September is fig season!
There are different varieties, but the taste doesn’t vary that much. The yellow ones in the picture are actually called “white” and are as ripe as the purple and bi-coloured ones. Some are sweeter than others, some bigger, some trees give two crops, some an earlier or later crop.
Figs are actually quite expensive at the market, but right now they are down to a comparatively low 4 Euro per kilo, but getting them for free is even better.
How do I do this?
1) I have a friend who has a fig tree in her garden and doesn’t eat figs. Bingo!
2) Fig trees often grow wild along country roads. In ye olde days, people would pick anything edible, but in today’s weird world of processed foods, I don’t see many people picking anything anymore. We’re often the only ones to go out with two buckets to pick blackberries, for example, or hike up the mountains for wild blueberries. Seeing all those figs on the ground, smashed and rotting, it breaks my heart. I just try to make sure the tree doesn’t belong to someone. Sometimes I knock at the farmer’s door to ask if the fig tree is theirs, just to make sure.
3) Certain years, fig trees produce a huge crop. When that is the case, I sometimes ask the owners outright. “Hello! I was passing by your house and saw your fig tree is super mega full of fruit. Would you mind if I took a few to go with a cheese platter?” No-one can eat 5000 figs. Private people don’t sell them at the market. So far, I’ve never been turned down. Merci beaucoup!
Figs are a fragile fruit – actually, they’re not a fruit at all, but a flower – so you need to eat them quickly. You can keep them in the fridge for a couple of days, but they don’t like being crowded, so handle them with care and don’t pile them on top of each other.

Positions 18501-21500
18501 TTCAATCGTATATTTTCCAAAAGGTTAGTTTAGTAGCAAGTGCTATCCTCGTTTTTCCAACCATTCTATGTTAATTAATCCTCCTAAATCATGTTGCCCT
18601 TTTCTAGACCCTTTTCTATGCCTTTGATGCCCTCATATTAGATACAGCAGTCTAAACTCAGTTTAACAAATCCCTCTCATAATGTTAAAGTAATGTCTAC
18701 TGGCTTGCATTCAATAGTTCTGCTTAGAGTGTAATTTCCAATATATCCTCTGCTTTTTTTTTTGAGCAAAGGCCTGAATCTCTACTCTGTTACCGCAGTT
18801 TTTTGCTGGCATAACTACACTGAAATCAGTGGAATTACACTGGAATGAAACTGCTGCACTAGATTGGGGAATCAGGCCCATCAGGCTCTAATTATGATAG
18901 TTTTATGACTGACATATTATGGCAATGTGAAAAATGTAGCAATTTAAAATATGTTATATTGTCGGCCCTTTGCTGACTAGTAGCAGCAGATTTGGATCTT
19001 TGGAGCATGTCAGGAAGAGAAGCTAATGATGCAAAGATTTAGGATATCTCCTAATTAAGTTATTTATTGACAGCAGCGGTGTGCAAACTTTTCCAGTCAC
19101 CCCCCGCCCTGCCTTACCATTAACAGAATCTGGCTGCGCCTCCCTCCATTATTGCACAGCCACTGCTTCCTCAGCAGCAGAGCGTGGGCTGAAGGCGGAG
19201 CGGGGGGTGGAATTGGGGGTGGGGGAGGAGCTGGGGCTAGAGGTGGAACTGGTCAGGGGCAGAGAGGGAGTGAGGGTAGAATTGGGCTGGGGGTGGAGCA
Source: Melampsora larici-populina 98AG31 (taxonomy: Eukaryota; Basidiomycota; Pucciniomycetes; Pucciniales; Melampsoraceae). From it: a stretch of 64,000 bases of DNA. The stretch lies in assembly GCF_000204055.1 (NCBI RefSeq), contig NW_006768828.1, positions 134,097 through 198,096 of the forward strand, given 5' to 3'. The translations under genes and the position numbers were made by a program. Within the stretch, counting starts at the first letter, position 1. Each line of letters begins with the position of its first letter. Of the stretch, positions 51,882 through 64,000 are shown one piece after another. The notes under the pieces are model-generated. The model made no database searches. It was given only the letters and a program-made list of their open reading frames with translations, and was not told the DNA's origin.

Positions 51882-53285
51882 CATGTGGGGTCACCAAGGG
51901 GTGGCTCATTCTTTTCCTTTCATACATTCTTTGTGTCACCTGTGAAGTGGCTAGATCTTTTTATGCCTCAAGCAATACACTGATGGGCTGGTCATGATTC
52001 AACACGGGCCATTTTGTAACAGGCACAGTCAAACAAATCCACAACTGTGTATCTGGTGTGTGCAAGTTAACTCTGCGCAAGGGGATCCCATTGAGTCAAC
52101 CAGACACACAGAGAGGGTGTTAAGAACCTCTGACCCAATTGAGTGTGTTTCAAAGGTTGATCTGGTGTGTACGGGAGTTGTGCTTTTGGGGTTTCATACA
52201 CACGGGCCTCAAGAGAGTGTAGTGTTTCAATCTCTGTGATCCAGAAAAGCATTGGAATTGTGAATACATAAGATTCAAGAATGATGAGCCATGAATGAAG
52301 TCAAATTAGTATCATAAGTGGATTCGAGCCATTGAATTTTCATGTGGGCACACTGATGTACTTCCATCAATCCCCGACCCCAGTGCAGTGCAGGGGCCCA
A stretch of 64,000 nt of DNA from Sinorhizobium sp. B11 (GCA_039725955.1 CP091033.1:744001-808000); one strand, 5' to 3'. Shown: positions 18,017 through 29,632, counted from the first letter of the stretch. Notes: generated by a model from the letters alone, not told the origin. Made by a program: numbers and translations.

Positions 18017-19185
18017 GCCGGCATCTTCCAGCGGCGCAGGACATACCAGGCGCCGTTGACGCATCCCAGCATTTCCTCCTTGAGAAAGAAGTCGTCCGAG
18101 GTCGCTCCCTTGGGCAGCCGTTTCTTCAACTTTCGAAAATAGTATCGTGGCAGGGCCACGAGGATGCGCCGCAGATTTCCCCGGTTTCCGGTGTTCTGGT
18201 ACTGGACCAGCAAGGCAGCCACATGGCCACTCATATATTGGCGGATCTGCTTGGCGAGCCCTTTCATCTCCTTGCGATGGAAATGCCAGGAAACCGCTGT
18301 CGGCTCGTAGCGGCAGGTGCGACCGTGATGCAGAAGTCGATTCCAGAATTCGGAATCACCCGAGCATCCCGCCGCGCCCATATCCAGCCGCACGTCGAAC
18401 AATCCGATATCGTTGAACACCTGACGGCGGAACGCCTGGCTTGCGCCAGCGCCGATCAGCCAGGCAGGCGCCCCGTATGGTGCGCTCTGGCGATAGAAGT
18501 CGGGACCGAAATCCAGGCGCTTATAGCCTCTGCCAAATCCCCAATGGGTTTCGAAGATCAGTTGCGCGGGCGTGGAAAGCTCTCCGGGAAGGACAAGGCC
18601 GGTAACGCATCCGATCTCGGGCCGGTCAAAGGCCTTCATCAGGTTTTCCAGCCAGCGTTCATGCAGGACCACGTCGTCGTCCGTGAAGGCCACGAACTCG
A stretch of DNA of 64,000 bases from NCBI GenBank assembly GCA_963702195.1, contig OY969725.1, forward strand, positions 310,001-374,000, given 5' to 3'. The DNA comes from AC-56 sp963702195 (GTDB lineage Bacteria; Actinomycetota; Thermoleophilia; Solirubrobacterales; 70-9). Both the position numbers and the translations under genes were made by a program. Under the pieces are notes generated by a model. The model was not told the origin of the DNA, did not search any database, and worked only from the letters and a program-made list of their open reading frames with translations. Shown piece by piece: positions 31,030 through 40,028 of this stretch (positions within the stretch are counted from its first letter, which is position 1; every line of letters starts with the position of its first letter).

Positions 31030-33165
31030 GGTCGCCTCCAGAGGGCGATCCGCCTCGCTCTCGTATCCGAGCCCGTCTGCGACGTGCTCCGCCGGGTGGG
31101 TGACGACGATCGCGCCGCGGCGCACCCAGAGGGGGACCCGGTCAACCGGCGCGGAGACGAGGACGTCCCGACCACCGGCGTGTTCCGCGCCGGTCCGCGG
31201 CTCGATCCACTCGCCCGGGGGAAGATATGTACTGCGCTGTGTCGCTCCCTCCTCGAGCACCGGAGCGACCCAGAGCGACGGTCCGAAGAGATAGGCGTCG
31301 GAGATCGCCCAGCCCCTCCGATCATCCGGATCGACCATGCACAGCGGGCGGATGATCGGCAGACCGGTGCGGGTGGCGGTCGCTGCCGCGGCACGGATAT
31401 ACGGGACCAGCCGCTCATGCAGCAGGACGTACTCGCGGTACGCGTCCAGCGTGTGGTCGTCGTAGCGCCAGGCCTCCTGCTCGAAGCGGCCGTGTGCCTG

Some ways to enjoy figs:
- au naturel… one of my sons eats them like apples. He just bites into them. It’s quite surprising, because the texture of the fig (rather than the taste) is not everybody’s cup of tea and takes some getting used to. Also, figs are ambiguous when it comes to taste, and go well with both sweet and savoury foods and both raw or cooked. I love them on a simple cheese platter, with Basque sheep’s milk cheese, for example.
- with meat… Make a pork roast and drop a few figs into the roasting tin 5 minutes before the end. Grill a turkey breast and serve with caramelized figs.
- in jam… some people put them in the jars whole and preserve them, some chop them up (I do). Fig jam works wonderfully well with foie gras!
- fig tart… with lime mascarpone and roasted pistacios. (You will sell your soul.)
- as a starter, under the grill with some heat and some sweet… my favourite! See below:
- Incise your figs in a cross to open up the top.
- Cut a medium-dry goat’s cheese into chunks and push into the top of the fig (I usually use a Crottin de Chavignol or similar)
- Spinkle over a pinch of Fleur de Sel salt crystals and season generously with pepper from the mill
- Drizzle over some liquid honey.
- Optional (but totally essential at the same time, believe me): Cut some fresh Cayenne chili into thin slices and put on top of the figs.
- Grill for 5-10 minutes.
Eat this with some grilled bread while sipping on some white wine as an apéritif, or accompany it with some green salad as a pretty and delicious starter. Or throw a steak on the barbeque and eat the figs as “veg”… It’s all good. The sweet and hot and salty fruit/flower just goes WOW! in your mouth. I love it.
So… what happens when you don’t give a fig? You get to eat them all! (But I am willing to share)